Google's Changing Search Algorithms

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Google constantly changes its search algorithms. By some estimates, those changes take place as many as 600 times a year. The result of this is a constant, fluid-like state of change in search rankings where nothing ever stands still. Most of these changes are small however, and usually have minimal direct effect on how Google views your website.

In addition to these small changes though, Google also implements major updates. These are a different matter as they can and do have a dramatic effect on the way websites appear in search. It's not uncommon to hear of a website that saw its traffic and ranking completely wiped out overnight because of a Google algorithm update.

Here are the major updates that have been applied since 2011.


Image source:,_Sichuan,_China.JPG

The Panda update marked the start of Google using animals as labels for its major algorithm updates. Implemented in February 2011, Panda is actually a search filter that has one primary aim—to stop sites with poor quality content from ranking well in search results.

The initial Panda update is estimated to have impacted 12% of searches. Periodic Panda updates continue to be released to catch sites with low quality content, and sites that scrap content.


The Penguin update was rolled out in April 2012, targeting websites that were trying to game the system by getting lots of low quality links. Links are one of the ranking factors that Google uses in determining search results. The theory is that a link is a vote of confidence in a website, and if the website owners try to fake this by paying for links or using link farms, the quality of search results goes down. Penguin spots and penalizes websites that engage in these sorts of practices.



Hummingbird was a different type of algorithm update as it was not designed to reduce the impact of search spam, which was the goal of Panda and Penguin. Instead, Hummingbird was about improving search results by doing more than focus on keywords. With the Hummingbird update, Google's search algorithm started to look at context, meaning and behavior, as well as keywords, in order to come up with more relevant results.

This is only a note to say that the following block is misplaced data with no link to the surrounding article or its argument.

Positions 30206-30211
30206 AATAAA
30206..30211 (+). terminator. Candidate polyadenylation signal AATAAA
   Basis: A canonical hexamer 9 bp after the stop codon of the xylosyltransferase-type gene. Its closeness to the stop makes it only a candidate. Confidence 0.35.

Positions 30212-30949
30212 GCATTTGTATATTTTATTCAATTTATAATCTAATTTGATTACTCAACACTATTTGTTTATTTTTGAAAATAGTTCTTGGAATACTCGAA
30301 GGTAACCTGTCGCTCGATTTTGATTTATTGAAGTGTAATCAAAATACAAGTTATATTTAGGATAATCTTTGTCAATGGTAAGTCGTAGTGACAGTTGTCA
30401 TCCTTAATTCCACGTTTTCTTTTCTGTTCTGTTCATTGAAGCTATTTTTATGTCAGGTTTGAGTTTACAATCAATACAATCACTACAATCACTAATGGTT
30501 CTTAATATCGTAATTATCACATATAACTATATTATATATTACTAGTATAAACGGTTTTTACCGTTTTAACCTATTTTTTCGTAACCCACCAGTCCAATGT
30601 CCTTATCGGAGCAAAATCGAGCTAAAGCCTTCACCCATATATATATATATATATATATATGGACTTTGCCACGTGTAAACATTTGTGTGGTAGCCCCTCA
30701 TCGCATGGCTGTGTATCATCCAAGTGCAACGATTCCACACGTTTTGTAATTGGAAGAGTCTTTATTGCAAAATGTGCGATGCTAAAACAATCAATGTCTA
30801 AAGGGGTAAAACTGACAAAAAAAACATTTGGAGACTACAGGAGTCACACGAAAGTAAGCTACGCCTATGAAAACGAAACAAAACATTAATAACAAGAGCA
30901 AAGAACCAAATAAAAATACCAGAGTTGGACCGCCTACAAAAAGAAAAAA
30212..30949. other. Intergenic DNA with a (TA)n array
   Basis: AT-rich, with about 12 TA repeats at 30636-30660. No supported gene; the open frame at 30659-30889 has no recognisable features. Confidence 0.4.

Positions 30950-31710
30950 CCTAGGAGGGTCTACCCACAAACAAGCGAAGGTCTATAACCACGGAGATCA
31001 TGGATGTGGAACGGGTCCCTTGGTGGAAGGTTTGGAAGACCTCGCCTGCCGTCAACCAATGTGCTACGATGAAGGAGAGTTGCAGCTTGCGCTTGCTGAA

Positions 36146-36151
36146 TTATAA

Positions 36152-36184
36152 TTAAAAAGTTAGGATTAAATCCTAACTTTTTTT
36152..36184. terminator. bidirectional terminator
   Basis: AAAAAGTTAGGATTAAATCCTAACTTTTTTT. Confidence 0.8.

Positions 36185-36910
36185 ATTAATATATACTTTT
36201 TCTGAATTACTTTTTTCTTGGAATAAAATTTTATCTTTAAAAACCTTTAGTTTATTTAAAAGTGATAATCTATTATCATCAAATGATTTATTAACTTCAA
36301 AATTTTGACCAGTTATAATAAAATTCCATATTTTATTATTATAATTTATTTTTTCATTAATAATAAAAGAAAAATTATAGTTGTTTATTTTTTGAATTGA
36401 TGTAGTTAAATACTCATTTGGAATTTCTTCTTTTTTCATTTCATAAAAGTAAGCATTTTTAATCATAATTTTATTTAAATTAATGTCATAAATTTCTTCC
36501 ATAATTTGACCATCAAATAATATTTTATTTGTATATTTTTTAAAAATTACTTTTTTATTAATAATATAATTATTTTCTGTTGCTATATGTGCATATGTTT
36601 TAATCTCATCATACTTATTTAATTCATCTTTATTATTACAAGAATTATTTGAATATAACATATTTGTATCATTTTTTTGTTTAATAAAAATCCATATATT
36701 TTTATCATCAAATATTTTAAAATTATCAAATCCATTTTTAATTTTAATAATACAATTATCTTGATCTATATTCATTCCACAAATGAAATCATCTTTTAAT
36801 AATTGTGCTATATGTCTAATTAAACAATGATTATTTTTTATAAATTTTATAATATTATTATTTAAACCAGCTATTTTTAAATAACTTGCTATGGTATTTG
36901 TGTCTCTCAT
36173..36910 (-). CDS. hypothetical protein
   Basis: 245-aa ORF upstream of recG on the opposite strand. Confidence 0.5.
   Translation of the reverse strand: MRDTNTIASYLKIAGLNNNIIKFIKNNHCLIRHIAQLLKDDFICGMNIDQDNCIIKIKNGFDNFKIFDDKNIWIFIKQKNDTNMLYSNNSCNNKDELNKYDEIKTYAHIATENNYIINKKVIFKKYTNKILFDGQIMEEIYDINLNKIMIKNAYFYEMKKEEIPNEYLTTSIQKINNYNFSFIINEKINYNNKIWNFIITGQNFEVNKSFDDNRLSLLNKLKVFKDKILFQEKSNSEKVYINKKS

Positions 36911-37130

The Pigeon update was implemented in July 2014. Its focus was on local search with the aim of providing users with better results on local queries.


The mobile-friendly Google update marked a break from using animals to designate their updates. It is designed to boost websites that are mobile-friendly in mobile search results. By definition, that means that websites that aren't mobile-friendly suffer, which caused some people to dub the update mobilegeddon. As a large percentage of people use mobile search, this is a significant update.


Whenever Google releases a major update it is always a topic of debate among website owners, SEO professionals, and marketers. Most of those opinions are clouded by personal circumstances—like if a website has gained or lost because of the update. In the end, these updates are designed to achieve Google's ultimate objective, which is to give the best possible results to a user when they conduct a search.

Posted 8 June, 2015


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